1. Food ministry pushes for LIC 10-year loan lifeline for FCI

Food ministry pushes for LIC 10-year loan lifeline for FCI

Faced with the threat of Food Corporation of India’s procurement operations taking a hit for want of funds, the Union food minister Ram Vilas Paswan has written to the finance ministry...

By: | New Delhi | Published: July 14, 2015 1:20 AM
farmers, unseasonal rains. Ram Vilas Paswan, Food Corporation of India, Food Safety and Standard Act, wheat crop, rabi, FCI procurement drive

FCI has estimated that the subsidy arrears due from the government would increase to Rs 78,000 crore by the end of the current fiscal. (Reuters)

Faced with the threat of Food Corporation of India’s procurement operations taking a hit for want of funds, the Union food minister Ram Vilas Paswan has written to the finance ministry asking for a prompt and favourable decision on his proposal to rope in Life Insurance Corporation (LIC) for a special 10-year loan to the cash-starved entity.

In response to a detailed proposal from the food ministry earlier, North Block had sought more time to decide on when and how its outstanding dues to FCI would be settled. The dues, which stood at Rs 56,127 crore at the end of the last fiscal, have since risen to over Rs 60,000 crore.

Under the proposal, the state-run insurer will buy special bonds worth Rs 40,000 crore to be issued by the procurement agency. The FCI bonds will be issued 30-40 basis points above the G-Secs of same tenure and will be redeemed at 10% per annum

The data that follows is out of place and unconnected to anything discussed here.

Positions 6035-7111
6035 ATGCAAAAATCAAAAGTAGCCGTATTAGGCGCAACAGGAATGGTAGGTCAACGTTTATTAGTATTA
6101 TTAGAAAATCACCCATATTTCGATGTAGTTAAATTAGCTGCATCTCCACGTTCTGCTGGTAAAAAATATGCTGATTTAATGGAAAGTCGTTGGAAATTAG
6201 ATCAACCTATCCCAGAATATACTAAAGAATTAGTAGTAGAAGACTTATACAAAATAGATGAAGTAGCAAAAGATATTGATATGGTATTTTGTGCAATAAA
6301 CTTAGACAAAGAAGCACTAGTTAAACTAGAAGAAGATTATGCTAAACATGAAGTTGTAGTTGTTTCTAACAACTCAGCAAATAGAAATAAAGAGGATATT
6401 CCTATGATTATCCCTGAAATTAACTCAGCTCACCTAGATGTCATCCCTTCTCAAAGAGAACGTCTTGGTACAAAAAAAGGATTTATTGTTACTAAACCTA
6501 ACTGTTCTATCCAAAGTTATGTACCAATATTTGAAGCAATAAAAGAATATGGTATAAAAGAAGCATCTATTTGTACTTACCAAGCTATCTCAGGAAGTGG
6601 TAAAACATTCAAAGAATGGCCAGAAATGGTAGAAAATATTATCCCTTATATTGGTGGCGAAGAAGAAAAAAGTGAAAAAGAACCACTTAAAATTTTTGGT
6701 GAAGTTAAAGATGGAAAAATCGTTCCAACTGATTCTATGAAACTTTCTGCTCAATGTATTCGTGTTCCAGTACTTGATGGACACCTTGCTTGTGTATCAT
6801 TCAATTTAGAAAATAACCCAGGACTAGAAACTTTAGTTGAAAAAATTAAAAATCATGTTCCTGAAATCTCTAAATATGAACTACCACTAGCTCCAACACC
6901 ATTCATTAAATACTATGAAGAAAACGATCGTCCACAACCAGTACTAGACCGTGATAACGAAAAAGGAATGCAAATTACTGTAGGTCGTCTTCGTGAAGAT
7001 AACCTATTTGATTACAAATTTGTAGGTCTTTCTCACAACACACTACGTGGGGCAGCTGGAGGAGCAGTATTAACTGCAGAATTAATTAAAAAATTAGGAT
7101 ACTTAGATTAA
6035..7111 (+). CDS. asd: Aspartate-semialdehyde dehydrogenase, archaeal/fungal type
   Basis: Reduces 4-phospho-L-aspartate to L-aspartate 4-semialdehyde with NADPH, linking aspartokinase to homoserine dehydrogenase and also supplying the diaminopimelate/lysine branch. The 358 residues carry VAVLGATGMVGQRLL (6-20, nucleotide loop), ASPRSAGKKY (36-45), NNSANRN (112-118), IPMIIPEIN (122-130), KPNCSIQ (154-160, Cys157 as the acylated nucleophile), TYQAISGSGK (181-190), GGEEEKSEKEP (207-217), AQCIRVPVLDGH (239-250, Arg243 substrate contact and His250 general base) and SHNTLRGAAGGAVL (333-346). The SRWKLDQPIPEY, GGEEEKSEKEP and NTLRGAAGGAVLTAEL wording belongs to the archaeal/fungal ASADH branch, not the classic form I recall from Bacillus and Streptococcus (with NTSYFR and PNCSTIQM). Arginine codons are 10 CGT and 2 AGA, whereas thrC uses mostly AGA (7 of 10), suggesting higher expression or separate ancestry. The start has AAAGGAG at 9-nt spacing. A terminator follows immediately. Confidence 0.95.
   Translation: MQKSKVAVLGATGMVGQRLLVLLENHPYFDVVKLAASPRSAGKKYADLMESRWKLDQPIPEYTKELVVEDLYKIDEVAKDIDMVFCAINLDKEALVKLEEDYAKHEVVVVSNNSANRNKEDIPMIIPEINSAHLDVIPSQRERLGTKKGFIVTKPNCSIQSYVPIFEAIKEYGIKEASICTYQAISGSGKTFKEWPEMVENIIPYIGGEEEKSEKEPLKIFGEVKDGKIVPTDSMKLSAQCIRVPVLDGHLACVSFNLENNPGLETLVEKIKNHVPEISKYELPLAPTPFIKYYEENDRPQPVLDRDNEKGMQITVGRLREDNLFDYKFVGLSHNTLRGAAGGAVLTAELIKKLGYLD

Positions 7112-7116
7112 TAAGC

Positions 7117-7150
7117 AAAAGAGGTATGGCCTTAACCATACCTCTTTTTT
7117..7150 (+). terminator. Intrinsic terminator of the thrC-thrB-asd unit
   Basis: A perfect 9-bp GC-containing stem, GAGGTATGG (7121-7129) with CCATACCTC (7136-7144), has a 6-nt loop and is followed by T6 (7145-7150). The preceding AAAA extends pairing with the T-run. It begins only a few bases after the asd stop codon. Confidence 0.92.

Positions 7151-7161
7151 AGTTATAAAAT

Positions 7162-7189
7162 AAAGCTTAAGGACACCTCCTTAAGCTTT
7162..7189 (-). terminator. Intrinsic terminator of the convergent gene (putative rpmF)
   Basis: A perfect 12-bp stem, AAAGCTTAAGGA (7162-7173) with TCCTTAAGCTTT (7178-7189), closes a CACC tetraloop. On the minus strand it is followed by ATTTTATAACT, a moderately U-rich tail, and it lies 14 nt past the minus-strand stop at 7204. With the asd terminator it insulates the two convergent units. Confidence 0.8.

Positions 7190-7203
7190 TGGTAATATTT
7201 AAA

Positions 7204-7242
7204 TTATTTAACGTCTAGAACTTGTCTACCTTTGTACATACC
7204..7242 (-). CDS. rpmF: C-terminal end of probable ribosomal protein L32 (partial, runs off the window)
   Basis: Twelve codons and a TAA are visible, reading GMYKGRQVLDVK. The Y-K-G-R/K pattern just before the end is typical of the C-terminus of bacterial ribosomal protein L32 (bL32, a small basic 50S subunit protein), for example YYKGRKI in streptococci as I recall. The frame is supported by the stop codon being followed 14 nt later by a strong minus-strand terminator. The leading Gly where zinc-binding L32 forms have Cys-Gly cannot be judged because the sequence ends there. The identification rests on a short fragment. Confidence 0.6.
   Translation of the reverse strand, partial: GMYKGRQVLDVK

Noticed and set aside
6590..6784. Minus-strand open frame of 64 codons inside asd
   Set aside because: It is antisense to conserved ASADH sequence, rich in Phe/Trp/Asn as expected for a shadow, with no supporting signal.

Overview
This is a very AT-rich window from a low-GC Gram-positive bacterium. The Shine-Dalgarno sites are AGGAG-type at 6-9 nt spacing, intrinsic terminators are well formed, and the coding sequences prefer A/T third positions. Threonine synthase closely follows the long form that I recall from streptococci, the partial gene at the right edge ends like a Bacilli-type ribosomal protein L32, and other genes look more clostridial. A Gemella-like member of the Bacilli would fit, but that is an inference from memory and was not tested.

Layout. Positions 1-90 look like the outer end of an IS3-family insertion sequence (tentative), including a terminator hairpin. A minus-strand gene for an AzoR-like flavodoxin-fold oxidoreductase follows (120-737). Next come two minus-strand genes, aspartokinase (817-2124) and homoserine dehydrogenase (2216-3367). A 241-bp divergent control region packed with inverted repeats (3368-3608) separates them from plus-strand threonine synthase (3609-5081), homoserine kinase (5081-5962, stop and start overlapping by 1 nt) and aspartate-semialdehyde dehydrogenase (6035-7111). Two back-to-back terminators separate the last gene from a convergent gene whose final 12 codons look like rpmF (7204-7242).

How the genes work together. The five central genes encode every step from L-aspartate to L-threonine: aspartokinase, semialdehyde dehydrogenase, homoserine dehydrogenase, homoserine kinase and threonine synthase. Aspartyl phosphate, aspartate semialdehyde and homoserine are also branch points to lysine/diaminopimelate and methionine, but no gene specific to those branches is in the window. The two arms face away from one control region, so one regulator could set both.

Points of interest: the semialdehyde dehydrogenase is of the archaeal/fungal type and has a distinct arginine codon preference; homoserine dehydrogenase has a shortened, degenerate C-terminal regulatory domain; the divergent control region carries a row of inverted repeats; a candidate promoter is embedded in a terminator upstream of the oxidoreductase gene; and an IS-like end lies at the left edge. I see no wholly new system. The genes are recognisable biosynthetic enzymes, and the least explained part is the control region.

The FCI’s case, food ministry sources said, needs to be addressed urgently as its ability raise funds from banks is severely constrained and the situation could become more acute by December, when its grain stocks usually hit a low.

FCI has estimated that the subsidy arrears due from the government would increase to Rs 78,000 crore by the end of the current fiscal. With several states now implementing the National Food Security Act, the actual food subsidy this fiscal could be higher than the budgeted outlay of Rs 1.24 lakh crore by Rs 20,000 crore or so. While the bulk of the food subsidy is routed through FCI, states like Madhya Pradesh and Chhattisgarh, which follow a “decentralised” procurement model, get their dues from the Centre directly.

FCI’s costs of procurement, storage and transportation have been rising steadily over the years, driven by the hikes in the minimum support prices and the excess grain stocks held by the corporation. At the start of July 2015, FCI had grain stocks of 54 million tonnes against the buffer norm of 41 million tonnes. In June 2012, the stocks stood at a record 82 million tonnes.

“If the outstanding dues are not paid on time, we would not able to pay to state agencies for grain procurement,” an FCI official said.

Given the delay in payments from the government, FCI usually depends on an annual cash credit limit of Rs 54,495 crore from 62 public sector and scheduled banks to carry out its operations. With the limit having been breached, it needs special succour.

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